The third prompt of the HOLO Annual is “Mapping and Drawing Outside Language,” and gathered in response are Francis Tseng, Nick Larson, and K Allado-McDowell. In a conversation with research partner Peli Grietzer, we hoped for invited contributors to respond to a prompt around mapping and ways of understanding that are not necessarily based in language.

In shaping this prompt, Peli had introduced us to a piece of writing by Alex Graves of DeepMind, titled “Magic Numbers.” In it, Graves asks, how might we locate “the locus of creative magic within the billions of numbers processed by artificial neural networks?” How can “simple mathematics … cast the same spells as the grey stuff in our skulls?” What forms of mapping and drawing outside language do you deploy? They go on to write:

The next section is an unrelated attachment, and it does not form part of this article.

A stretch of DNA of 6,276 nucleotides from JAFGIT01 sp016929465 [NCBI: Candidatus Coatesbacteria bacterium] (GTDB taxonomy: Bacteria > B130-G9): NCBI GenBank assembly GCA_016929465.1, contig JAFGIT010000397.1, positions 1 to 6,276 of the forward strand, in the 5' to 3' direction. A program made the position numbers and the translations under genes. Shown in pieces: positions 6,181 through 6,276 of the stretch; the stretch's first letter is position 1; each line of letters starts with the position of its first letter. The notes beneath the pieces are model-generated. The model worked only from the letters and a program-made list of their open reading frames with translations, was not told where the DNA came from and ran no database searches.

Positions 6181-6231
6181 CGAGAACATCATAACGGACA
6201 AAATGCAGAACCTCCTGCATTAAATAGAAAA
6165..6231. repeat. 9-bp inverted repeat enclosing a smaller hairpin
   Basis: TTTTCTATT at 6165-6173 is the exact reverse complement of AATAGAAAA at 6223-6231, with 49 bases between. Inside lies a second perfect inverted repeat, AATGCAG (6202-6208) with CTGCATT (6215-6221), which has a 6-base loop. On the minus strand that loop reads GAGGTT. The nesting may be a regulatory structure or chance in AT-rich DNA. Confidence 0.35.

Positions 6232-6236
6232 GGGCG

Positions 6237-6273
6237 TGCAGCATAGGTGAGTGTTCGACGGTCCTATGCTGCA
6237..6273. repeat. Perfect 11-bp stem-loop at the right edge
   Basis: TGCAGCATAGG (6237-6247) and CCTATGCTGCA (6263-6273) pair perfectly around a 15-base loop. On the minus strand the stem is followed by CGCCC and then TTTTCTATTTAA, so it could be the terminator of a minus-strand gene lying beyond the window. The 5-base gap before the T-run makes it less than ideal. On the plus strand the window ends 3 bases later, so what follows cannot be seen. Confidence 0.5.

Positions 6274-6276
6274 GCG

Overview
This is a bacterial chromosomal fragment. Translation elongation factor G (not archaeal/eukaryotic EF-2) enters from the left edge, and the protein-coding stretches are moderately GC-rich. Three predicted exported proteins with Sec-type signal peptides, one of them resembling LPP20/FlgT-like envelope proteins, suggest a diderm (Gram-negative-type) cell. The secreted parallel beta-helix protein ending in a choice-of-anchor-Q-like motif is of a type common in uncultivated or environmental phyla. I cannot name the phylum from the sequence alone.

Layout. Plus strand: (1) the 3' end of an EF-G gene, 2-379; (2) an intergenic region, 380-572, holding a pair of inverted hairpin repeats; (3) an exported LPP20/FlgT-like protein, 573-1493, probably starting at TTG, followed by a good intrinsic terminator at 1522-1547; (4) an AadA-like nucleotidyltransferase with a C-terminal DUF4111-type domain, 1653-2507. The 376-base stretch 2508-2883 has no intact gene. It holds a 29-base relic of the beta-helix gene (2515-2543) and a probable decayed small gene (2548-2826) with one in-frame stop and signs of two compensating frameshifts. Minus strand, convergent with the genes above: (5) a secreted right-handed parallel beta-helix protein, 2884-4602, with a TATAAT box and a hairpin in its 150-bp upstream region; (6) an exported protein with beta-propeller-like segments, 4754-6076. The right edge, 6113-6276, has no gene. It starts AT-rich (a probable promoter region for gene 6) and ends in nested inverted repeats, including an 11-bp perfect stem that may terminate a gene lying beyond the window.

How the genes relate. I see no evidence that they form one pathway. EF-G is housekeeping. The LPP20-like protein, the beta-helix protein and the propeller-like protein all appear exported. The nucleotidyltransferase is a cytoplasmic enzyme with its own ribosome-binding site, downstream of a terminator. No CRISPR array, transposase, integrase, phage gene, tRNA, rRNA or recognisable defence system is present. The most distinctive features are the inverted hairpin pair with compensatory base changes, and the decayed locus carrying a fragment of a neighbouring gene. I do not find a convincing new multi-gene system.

If we want to understand how the magic of intelligence can be encoded in numbers, we should give up asking where. To attempt to locate consciousness in a network of interlinked signals, whether simulated or real, is to fall into the homunculus fallacy, the search for a mind within a mind. Instead we should embrace the quality of quantity, the necessity for life of patterns too intricate to put into words, and patterns of patterns, and so on up. The reductive drift of Western thought has tended to leave the celebration of complexity to artists and poets: Hopkins’ “pied beauty” or Whitman’s “I contain multitudes.”